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I want to prove the following:

Given $A \in \mathbf{R}^{n \times n}$ is symmetric positive definite. Prove that $\hat{x}$ solves $Ax = b$ if and only if $\hat{x}$ minimizes the quadratic function $f: \mathbf{R}^n \to \mathbf{R}$ given by:

$$f(x) = \frac{1}{2}x^TAx - x^Tb$$

Attempt:

Since $A$ is positive definite, it is invertible since its eigenvalues are all strictly positive. Let $x = A^{-1}b$ and determine $f(y) - f(x)$ for any $y \in \mathbf{R}^n$. Since $Ax = b$:

$$\begin{align} f(y) - f(x) &= \frac{1}{2}y^TAy - y^Tb - \frac{1}{2}x^TAx + x^Tb \\ &= \frac{1}{2}y^TAy - y^TAx + \frac{1}{2}x^TAx \\ &= \frac{1}{2}(y - x)^TA(y-x)\end{align}$$ Since $A$ is positive definite, the last expression is nonnegative and therefore $f(y) \geq f(x)$ for all $y \in \mathbf{R}^n$, which gives x = $A^{-1}b$ as the global minimum of $f(x)$ and $$f(A^{-1}b) = -\frac{1}{2}b^TA^{-1}b$$

Concerns:

I'm concerned that this proof is determining what the global minimum of the equivalent system is not necessarily that $\hat{x}$ solves $Ax = b$ if and only if $\hat{x}$ minimizes the quadratic function. Any hints in the right direction would be greatly appreciated!

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  • $\begingroup$ You could also try to calculate $\nabla f$. $\endgroup$ – Meowdog Oct 26 '20 at 18:49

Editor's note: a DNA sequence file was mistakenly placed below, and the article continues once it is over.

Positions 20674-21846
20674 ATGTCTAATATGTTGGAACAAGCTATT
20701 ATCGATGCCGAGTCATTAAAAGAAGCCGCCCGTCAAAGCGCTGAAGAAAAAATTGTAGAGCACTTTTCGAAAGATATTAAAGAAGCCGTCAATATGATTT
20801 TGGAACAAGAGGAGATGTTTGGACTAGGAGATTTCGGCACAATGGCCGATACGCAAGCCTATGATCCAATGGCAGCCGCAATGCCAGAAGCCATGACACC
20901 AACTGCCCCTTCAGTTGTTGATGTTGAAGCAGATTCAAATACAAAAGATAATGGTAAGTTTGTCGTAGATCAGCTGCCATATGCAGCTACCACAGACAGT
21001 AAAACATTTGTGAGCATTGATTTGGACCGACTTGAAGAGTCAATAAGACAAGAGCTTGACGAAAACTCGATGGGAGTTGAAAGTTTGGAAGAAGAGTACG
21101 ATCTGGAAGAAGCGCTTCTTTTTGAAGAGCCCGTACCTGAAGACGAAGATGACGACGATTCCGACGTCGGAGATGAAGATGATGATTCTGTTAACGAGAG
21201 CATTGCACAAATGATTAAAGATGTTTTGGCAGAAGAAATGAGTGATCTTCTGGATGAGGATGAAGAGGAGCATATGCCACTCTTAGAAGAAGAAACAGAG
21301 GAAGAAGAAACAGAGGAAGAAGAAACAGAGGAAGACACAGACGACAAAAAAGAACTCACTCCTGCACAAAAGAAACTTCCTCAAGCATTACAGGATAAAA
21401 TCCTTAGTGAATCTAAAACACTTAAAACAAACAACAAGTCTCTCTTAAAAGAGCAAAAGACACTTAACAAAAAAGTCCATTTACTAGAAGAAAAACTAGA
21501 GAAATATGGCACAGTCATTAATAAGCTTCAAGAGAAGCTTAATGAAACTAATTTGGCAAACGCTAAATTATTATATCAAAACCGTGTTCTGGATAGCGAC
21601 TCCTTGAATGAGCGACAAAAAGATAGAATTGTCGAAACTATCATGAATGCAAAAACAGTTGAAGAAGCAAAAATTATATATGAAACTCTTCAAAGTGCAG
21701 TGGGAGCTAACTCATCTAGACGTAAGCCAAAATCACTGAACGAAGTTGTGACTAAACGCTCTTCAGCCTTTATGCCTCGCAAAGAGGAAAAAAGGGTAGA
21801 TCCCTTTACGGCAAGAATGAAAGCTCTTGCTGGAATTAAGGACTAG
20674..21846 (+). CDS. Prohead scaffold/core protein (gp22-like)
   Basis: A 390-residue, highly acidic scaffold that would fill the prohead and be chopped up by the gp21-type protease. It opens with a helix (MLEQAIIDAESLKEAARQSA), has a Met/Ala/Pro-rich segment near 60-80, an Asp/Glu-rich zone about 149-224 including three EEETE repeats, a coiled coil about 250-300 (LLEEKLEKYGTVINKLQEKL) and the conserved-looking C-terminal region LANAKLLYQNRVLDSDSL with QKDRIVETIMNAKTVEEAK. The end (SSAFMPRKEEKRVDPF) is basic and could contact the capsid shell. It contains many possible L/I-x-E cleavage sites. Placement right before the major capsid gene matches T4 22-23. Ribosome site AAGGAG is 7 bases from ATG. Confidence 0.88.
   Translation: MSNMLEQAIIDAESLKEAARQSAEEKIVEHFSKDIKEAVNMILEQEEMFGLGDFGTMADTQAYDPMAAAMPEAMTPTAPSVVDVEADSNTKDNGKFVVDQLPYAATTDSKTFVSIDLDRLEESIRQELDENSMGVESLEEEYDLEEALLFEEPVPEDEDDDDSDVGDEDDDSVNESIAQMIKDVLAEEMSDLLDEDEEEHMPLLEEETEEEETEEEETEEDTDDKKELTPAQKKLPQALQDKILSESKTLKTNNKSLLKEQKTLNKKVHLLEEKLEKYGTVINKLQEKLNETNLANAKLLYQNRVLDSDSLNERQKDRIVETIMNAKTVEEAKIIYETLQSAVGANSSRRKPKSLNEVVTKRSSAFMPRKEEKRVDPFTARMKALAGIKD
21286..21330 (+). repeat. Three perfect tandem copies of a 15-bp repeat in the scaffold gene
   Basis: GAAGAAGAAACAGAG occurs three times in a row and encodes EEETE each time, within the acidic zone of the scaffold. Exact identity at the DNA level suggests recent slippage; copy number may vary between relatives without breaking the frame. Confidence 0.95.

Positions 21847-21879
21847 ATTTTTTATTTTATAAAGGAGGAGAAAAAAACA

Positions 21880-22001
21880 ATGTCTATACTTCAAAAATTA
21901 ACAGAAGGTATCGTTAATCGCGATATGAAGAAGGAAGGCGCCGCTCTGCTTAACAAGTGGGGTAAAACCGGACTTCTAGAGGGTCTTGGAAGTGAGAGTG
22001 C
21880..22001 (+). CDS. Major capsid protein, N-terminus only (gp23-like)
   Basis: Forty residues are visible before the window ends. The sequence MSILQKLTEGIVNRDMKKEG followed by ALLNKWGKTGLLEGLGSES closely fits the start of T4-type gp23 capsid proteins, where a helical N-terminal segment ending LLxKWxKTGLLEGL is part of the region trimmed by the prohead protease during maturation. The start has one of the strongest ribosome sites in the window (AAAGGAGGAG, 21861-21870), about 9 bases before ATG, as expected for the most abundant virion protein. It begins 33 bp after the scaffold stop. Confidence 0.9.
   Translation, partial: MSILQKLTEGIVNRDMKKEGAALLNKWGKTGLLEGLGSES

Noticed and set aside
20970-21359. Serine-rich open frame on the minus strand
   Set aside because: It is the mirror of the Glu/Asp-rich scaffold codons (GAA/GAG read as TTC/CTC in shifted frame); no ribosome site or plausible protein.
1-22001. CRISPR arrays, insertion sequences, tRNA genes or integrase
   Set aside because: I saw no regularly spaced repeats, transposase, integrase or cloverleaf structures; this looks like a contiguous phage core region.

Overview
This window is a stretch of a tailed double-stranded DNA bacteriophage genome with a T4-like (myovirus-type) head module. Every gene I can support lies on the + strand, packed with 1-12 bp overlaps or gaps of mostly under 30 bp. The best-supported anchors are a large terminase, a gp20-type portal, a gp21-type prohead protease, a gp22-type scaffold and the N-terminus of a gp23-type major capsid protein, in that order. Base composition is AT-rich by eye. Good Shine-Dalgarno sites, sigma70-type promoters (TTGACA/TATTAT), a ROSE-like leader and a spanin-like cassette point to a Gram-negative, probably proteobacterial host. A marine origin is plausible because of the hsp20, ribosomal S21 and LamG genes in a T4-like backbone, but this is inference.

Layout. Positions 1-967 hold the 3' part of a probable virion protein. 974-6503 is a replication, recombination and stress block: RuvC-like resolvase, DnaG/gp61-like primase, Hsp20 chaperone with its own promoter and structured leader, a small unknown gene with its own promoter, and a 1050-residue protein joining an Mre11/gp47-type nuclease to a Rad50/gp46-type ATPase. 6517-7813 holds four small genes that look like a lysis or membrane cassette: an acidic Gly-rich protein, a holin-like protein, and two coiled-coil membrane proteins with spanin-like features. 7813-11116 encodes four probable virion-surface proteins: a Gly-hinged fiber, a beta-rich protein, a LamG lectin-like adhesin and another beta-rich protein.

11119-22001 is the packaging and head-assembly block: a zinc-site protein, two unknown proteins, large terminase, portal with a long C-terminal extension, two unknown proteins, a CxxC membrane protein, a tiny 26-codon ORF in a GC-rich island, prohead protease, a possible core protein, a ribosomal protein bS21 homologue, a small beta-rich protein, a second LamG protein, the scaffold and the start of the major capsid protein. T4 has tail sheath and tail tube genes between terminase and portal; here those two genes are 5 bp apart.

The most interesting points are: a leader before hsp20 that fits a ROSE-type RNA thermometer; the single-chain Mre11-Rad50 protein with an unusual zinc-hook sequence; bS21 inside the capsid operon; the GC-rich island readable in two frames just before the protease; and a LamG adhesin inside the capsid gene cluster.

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    $\begingroup$ Note the $A \succ 0$ implies that $A$ is invertible and that $f(x)$ is a strictly convex function, so its minimizer is unique. Also note that the minimizer $\hat{x}$ of $f$ satisfies $\nabla f(\hat{x}) = A\hat{x} - b = 0$. $\endgroup$ – V.S.e.H. Oct 26 '20 at 19:01
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Because $A$ is invertible, "$\hat{x}$ solves $Ax=b$" is just "$\hat{x} = A^{-1} b$."

So to show the "if and only if" claim, you need to show that $A^{-1}b$ is the unique minimizer of $f$.

So far you have shown that $A^{-1}b$ is a minimizer (since $f(y) \ge f(A^{-1} b)$ for all $y$), but you still need to show it is the only one. To do this, it suffices to adjust your argument to show the stronger inequality $f(y) > f(A^{-1} b)$ for all $y \ne A^{-1} b$. Can you see how to do this? (Hint: $A$ is positive definite.)

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